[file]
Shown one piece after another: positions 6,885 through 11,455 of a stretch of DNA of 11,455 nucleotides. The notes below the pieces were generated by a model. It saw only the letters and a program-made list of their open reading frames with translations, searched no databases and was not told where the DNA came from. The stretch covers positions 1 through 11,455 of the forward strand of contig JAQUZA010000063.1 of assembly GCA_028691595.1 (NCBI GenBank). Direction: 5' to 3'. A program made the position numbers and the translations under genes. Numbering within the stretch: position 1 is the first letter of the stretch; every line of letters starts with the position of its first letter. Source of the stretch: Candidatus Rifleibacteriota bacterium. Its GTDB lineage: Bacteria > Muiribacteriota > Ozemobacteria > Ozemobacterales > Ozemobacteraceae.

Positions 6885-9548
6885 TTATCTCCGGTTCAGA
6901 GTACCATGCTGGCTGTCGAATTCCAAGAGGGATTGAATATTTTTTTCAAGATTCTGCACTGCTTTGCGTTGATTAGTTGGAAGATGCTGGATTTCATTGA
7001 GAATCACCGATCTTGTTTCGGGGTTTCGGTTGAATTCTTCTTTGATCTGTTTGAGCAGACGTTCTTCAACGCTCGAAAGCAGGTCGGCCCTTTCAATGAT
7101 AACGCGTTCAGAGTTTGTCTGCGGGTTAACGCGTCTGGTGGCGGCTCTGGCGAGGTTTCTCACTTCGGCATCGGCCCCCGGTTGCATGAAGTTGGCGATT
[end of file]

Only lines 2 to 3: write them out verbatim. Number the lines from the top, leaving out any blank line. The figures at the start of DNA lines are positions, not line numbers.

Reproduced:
Positions 6885-9548
6885 TTATCTCCGGTTCAGA